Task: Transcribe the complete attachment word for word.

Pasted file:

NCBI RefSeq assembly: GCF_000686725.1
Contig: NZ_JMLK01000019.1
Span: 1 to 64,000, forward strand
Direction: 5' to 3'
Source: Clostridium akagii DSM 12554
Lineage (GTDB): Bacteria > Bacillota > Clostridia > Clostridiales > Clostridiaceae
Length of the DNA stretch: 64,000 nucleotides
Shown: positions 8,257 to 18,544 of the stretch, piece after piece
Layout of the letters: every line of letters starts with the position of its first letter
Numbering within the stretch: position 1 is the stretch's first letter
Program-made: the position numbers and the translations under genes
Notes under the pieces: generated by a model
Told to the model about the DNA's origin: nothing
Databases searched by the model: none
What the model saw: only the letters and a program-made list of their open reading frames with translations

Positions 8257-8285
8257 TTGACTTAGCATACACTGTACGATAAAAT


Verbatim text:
NCBI RefSeq assembly: GCF_000686725.1
Contig: NZ_JMLK01000019.1
Span: 1 to 64,000, forward strand
Direction: 5' to 3'
Source: Clostridium akagii DSM 12554
Lineage (GTDB): Bacteria > Bacillota > Clostridia > Clostridiales > Clostridiaceae
Length of the DNA stretch: 64,000 nucleotides
Shown: positions 8,257 to 18,544 of the stretch, piece after piece
Layout of the letters: every line of letters starts with the position of its first letter
Numbering within the stretch: position 1 is the stretch's first letter
Program-made: the position numbers and the translations under genes
Notes under the pieces: generated by a model
Told to the model about the DNA's origin: nothing
Databases searched by the model: none
What the model saw: only the letters and a program-made list of their open reading frames with translations

Positions 8257-8285
8257 TTGACTTAGCATACACTGTACGATAAAAT